Javid’s shock resignation from the Treasury comes just a month before the Budget, which had been expected to feature a host of green tax and spending announcements
Sajid Javid has resigned as Chancellor of the Exchequer just weeks ahead of what has been touted as one of the greenest budgets in history, following an explosive power struggle with Number 10. He is to be replaced by former Chief Secretary to the Treasury Rishi Sunak, who now faces the task of leading the development of the government’s net zero spending plans.
Javid stepped down following a row with Boris Johnson, which saw the Prime Minister reportedly demand that the Chancellor sack all his advisors and sign up to a new joint team of advisors shared between Numbers 10 and 11 Downing Street. Javid opted to resign in protest, rather than accept the ultimatum.
A spokesman for Javid said “no self-respecting minister would accept those terms”, according to the Press Association.
Shortly after Javid’s resignation, Number 10 confirmed it has appointed Sunak as his replacement, making him the second most influential member of the government behind the Prime Minister, Boris Johnson.
— UK Prime Minister (@10DowningStreet) February 13, 2020
The shock move follows reports of tensions between Javid and Johnson’s top advisor Dominic Cummings, who is know to have clashed repeatedly with Number 11 and pushed against Treasury spending contraints.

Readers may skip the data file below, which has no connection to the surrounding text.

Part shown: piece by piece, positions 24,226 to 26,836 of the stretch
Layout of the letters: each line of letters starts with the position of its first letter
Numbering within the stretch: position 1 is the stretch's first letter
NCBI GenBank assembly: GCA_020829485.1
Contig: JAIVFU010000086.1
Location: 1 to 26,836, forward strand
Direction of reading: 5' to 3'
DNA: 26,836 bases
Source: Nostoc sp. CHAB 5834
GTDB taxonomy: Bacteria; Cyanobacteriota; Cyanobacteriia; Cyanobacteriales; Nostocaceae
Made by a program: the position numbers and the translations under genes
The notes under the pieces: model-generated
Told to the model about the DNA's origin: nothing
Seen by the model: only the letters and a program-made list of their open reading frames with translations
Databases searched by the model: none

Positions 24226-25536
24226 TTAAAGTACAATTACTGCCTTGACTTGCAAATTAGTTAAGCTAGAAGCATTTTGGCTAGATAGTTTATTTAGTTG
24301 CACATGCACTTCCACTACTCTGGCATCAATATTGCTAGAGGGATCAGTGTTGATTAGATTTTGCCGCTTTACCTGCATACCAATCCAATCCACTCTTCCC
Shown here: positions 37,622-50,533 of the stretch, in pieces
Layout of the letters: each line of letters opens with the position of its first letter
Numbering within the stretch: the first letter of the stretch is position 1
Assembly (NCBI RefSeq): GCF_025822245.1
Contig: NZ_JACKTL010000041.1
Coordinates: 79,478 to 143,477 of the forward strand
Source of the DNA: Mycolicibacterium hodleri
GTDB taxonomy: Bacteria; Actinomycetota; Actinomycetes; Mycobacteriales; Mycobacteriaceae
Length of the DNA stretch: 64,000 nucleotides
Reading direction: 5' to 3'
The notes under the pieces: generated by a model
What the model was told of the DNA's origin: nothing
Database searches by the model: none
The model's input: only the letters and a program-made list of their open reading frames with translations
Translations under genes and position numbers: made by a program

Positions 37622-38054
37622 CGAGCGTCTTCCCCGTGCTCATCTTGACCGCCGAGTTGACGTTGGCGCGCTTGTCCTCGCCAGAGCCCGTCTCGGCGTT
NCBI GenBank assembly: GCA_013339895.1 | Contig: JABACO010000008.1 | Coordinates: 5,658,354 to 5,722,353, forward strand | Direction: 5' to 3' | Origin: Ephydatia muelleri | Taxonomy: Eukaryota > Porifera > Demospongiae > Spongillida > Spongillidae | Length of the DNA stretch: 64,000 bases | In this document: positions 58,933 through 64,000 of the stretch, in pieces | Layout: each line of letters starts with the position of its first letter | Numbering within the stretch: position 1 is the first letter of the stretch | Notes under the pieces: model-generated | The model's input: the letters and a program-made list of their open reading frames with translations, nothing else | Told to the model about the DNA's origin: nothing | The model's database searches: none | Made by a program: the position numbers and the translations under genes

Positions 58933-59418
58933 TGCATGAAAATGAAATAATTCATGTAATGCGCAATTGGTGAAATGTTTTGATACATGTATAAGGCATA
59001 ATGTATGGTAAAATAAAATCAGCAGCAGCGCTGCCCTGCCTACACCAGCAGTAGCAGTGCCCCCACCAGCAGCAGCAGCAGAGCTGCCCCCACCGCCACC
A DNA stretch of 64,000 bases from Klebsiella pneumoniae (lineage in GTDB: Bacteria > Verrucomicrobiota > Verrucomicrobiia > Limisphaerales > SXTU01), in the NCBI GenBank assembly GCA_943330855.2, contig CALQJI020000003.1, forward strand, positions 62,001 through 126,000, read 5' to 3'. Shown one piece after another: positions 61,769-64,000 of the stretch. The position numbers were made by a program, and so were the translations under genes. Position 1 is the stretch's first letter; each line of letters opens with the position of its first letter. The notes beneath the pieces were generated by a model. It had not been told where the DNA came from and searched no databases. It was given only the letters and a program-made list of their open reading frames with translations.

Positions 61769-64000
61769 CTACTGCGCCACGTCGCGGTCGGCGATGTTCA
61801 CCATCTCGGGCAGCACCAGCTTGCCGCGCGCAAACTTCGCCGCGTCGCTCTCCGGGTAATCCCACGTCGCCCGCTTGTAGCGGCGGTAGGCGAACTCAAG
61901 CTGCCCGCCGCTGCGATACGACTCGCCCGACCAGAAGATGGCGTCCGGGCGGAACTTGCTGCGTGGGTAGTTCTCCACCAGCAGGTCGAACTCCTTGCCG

Javid’s resignations makes him the shortest serving Chancellor in half a century, having led the Treasury for less than seven months since Boris Johnson first became Prime Minister last year.
Sunak, who was appointed to the Treasury team under Javid last July, is now set to play a critical role in the government’s net zero and environmental strategy.
His predecessor had promised to prioritise the environment and the net zero transition in next month’s Budget, which is scheduled for 11 March, and the Treasury is also set to undertake a major review of the potential costs for transitioning the UK economy to net zero by 2050.
Recent reports have suggested the Treasury is considering new incentives for green building upgrades, increased energy efficiency funding, extended grants for plug in vehicles, and support for new nuclear plants and industrial carbon capture projects alongside this week’s confirmation of new funding for electric buses and cycling infrastructure, as the government looks to accelerate the rate of decarbonisation ahead of this year’s crucial COP26 Summit in Glasgow.
However, the Treasury could also anger environmentalists at the upcoming Budget with its plans to review Air Passenger Duty.
First elected as MP for Richmond, Yorkshire, in 2015, Sunak previously worked for investment bank Goldman Sachs, and has also worked for several hedge funds. He served on the Environment, Food and Rural Affairs Select Committee from 2015 to 2017.
The shock developments came just an hour after Johnson axed Business Secretary Andrea Leadsom and Environment Secretary Theresa Villiers, alongside a number of junior Ministers.
In an afternoon of fast moving developments, Number 10 announced that International Development Secretary Alok Sharma had been promoted to replace Leadsom as Business Secretary and will also be “Minister for COP26”.
Source: – Business Green